Supreme Court of Canada hears Justice Centre intervention in freedom of association case, Wall v. Jehovah’s Witnesses
OTTAWA ONTARIO : The Justice Centre will present oral argument before the Supreme Court today, asking the Court to overturn a lower court decision that violates freedom of association in the case of Highwood Congregation of Jehovah’s Witnesses et al v. Randy Wall. This hearing is open to the public, and is scheduled to begin at 9:30 a.m. This hearing is also being webcast live from the Supreme Court of Canada website.
The Justice Centre’s filed factum can be viewed here. During oral argument the Justice Centre will explain from its unique and non-religious perspective that freedom of association under the Canadian Charter of Rights and Freedoms and the Alberta Bill of Rights guarantees the freedom of private, voluntary associations to determine membership criteria. These associations must be free to enforce these membership criteria, immune from judicial review. In consequence, neither courts nor governments can legally compel citizens to associate together unwillingly.
“Freedom of association benefits not only religious institutions, but also Canada’s atheists and agnostics, and the many theists who do not embrace any particular religion,” stated Justice Centre president John Carpay.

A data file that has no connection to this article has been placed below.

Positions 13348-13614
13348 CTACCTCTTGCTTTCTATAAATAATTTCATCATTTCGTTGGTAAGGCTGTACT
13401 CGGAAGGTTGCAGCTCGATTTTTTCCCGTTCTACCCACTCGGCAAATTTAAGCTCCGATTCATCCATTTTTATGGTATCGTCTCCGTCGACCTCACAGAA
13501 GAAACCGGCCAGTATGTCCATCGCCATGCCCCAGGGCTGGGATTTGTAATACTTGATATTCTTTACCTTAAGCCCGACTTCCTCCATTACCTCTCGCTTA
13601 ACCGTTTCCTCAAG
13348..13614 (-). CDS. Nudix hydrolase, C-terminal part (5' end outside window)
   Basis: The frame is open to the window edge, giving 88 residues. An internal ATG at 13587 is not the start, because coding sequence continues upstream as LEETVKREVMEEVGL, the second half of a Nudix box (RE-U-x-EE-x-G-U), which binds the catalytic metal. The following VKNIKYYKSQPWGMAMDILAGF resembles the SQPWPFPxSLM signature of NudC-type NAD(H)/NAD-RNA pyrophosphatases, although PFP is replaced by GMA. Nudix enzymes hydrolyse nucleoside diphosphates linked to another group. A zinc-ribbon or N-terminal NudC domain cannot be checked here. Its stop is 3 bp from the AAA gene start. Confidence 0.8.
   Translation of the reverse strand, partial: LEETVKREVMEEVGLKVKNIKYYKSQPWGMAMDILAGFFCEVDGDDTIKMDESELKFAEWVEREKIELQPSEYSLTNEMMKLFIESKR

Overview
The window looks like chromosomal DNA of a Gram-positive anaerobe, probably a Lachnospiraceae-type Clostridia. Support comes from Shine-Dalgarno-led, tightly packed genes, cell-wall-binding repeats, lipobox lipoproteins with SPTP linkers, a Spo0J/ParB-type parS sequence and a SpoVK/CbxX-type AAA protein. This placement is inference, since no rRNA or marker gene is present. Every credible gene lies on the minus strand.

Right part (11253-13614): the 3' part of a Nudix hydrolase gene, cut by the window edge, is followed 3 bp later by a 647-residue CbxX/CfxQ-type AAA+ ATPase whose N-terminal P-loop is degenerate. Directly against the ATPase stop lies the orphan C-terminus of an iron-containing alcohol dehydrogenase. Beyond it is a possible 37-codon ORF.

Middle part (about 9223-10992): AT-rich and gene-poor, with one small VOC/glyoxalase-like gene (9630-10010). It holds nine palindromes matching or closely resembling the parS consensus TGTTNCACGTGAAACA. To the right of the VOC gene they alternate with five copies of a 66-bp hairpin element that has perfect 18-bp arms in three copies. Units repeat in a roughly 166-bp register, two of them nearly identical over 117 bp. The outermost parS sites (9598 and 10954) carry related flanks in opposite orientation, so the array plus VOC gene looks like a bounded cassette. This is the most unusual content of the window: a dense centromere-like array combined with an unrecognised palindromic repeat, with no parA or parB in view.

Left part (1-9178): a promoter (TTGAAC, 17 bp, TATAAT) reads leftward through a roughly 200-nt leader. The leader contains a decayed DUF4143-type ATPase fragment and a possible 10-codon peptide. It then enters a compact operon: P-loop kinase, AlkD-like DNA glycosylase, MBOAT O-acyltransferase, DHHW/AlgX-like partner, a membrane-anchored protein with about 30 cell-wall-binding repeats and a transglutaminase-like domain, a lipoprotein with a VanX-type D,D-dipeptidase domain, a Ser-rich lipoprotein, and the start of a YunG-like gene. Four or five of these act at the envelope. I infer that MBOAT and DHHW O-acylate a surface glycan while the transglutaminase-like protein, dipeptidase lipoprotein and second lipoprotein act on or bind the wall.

“Improper judicial oversight in this case threatens every private organization and association in Canada,” continued Carpay.
Randy Wall became a Jehovah’s Witness (JW) in 1980, at the age of 20. In 2014, he was disfellowshipped (expelled) after a local church committee determined that he was not sufficiently repentant for having been drunk and verbally abusive to his wife.
Mr. Wall appealed his expulsion to a higher committee within the JW organization, and ultimately to the governing Watchtower Society of Canada, without success. He then took the JWs to court, arguing that he had been wrongly expelled, and that the hearings and the process were unfair. As a realtor, Mr. Wall also claimed to have lost about half of his client base, because JWs now refused to have any business dealings with him, or even speak with him.
Rather than recognize that freedom of association prevents government (including courts) from interfering with the membership decisions of private associations, the Alberta Court of Queen’s Bench ruled that it had the jurisdiction to review the JWs’ membership decision. This ruling was affirmed by the Alberta Court of Appeal.